Should you be impressed by the ROE of Alliant Energy Corporation (NASDAQ:LNT)?
One of the best investments we can make is in our own knowledge and skills. With that in mind, this article will explain how we can use return on equity (ROE) to better understand a business. To keep the lesson grounded in practicality, we’ll use ROE to better understand Alliant Energy Corporation (NASDAQ:LNT).
Return on Equity or ROE is a test of how effectively a company increases its value and manages investors’ money. In short, ROE shows the profit that each dollar generates in relation to the investments of its shareholders.
Check out our latest analysis for Alliant Energy
How do you calculate return on equity?
Return on equity can be calculated using the formula:
Return on equity = Net income (from continuing operations) ÷ Equity
So, based on the above formula, the ROE for Alliant Energy is:
11% = $680 million ÷ $6.1 billion (based on trailing 12 months to March 2022).
“Yield” is the income the business has earned over the past year. This means that for every dollar of shareholders’ equity, the company generated $0.11 in profit.
Does Alliant Energy have a good ROE?
Perhaps the easiest way to assess a company’s ROE is to compare it to the industry average. The limitation of this approach is that some companies are very different from others, even within the same industrial classification. Fortunately, Alliant Energy has an above-average ROE (9.2%) for the electric utility industry.
It’s a good sign. However, keep in mind that a high ROE does not necessarily indicate efficient profit generation. A higher proportion of debt in a company’s capital structure can also result in a high ROE, where high debt levels could be a huge risk. Our risk dashboard should contain the 2 risks we have identified for Alliant Energy.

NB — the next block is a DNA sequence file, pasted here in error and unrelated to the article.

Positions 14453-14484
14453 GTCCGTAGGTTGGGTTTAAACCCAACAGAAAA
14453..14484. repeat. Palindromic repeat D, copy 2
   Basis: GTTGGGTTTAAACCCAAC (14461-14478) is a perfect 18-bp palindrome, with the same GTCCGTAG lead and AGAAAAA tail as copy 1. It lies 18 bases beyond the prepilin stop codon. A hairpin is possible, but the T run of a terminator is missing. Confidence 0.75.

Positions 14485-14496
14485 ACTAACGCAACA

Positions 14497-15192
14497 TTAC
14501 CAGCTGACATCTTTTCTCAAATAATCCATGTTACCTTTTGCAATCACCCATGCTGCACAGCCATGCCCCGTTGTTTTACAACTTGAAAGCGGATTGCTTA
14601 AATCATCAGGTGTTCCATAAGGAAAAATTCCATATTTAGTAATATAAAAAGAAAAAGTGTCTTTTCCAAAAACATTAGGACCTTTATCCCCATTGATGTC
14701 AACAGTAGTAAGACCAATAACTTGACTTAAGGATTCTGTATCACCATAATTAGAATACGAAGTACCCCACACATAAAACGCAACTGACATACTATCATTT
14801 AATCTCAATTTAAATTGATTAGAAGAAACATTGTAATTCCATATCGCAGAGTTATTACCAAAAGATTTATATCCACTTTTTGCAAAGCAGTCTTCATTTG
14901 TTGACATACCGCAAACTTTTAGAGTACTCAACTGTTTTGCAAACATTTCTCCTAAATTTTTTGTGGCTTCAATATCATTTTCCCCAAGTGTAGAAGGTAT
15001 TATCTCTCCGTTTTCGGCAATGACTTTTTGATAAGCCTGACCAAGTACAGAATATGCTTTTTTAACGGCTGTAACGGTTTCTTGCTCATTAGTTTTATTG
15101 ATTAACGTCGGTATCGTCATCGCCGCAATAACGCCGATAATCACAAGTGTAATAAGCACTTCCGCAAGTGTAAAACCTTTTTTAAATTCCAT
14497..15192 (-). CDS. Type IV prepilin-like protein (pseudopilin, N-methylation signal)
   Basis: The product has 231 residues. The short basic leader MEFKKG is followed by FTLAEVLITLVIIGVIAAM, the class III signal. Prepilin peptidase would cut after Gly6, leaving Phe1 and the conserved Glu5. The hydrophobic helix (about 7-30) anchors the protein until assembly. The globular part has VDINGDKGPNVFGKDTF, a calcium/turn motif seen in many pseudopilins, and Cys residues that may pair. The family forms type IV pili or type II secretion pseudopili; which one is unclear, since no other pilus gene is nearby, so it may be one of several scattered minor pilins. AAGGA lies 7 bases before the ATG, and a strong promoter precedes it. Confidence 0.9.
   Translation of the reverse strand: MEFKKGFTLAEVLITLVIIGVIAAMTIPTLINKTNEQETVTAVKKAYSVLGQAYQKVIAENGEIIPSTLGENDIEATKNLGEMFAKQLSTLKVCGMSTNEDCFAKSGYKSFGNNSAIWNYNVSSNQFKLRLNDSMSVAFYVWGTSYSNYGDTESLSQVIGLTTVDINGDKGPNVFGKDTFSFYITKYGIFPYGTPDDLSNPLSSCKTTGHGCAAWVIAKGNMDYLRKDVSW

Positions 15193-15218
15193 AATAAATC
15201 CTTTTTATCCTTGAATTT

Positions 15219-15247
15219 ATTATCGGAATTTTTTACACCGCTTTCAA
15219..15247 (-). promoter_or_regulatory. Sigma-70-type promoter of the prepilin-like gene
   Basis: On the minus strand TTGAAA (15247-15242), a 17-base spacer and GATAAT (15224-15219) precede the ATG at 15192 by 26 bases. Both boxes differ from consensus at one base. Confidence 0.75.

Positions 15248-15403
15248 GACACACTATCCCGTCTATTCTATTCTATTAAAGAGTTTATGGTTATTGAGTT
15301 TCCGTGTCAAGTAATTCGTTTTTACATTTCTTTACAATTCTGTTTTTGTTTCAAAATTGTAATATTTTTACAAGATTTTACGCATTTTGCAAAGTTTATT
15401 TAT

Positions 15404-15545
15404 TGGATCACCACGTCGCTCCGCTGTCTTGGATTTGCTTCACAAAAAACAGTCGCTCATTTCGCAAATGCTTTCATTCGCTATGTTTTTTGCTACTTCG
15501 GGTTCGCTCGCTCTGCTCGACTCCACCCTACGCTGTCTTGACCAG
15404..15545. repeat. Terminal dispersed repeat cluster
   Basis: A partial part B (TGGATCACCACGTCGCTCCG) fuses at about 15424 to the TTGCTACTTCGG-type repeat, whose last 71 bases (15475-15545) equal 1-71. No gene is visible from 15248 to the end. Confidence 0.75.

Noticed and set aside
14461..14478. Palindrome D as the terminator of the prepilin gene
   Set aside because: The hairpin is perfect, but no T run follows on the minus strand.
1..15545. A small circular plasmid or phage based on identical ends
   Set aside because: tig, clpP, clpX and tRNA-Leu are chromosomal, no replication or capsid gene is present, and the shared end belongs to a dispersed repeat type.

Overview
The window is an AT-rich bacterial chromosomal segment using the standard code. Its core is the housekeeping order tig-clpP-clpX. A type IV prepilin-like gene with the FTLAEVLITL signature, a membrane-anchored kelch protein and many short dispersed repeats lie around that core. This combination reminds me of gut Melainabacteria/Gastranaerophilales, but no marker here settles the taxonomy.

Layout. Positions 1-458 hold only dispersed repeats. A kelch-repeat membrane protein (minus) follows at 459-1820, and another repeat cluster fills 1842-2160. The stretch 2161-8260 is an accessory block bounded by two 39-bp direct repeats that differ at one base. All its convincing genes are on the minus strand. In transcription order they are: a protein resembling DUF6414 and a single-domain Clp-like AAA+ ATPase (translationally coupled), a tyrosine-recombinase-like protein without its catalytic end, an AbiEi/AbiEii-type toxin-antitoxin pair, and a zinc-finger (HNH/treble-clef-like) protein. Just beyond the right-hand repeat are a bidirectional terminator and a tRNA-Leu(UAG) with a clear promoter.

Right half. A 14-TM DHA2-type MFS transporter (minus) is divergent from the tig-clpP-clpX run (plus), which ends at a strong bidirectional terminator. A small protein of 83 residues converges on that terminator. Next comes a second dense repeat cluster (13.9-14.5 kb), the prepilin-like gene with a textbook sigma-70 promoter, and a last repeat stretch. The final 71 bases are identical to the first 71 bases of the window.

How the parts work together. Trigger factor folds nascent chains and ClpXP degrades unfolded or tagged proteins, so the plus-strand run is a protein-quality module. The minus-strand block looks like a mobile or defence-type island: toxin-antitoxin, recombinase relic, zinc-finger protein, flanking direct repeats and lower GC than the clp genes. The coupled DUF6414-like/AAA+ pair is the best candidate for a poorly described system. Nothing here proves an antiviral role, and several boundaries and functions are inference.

What is the impact of debt on return on equity?
Companies generally need to invest money to increase their profits. This money can come from issuing shares, retained earnings or debt. In the case of the first and second options, the ROE will reflect this use of cash, for growth. In the latter case, the use of debt will improve returns, but will not change equity. In this way, the use of debt will increase ROE, even though the core economics of the business remains the same.
Alliant Energy’s debt and its ROE of 11%
Alliant Energy is clearly using a high amount of debt to boost returns, as its debt-to-equity ratio is 1.32. With a fairly low ROE and a significant reliance on debt, it is difficult to get enthusiastic about this activity at the moment. Investors need to think carefully about how a company would perform if it weren’t able to borrow so easily, as credit markets change over time.
Return on equity is a way to compare the business quality of different companies. In our books, the highest quality companies have a high return on equity, despite low leverage. If two companies have roughly the same level of debt and one has a higher ROE, I generally prefer the one with a higher ROE.
But when a company is of high quality, the market often gives it a price that reflects that. It is important to consider other factors, such as future earnings growth and the amount of investment needed in the future. You might want to take a look at this data-rich interactive chart of the company’s forecast.
But note: Alliant Energy may not be the best stock to buy. So take a look at this free list of interesting companies with high ROE and low debt.
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This Simply Wall St article is general in nature. We provide commentary based on historical data and analyst forecasts only using unbiased methodology and our articles are not intended to be financial advice. It is not a recommendation to buy or sell stocks and does not take into account your objectives or financial situation. Our goal is to bring you targeted long-term analysis based on fundamental data. Note that our analysis may not take into account the latest announcements from price-sensitive companies or qualitative materials. Simply Wall St has no position in the stocks mentioned.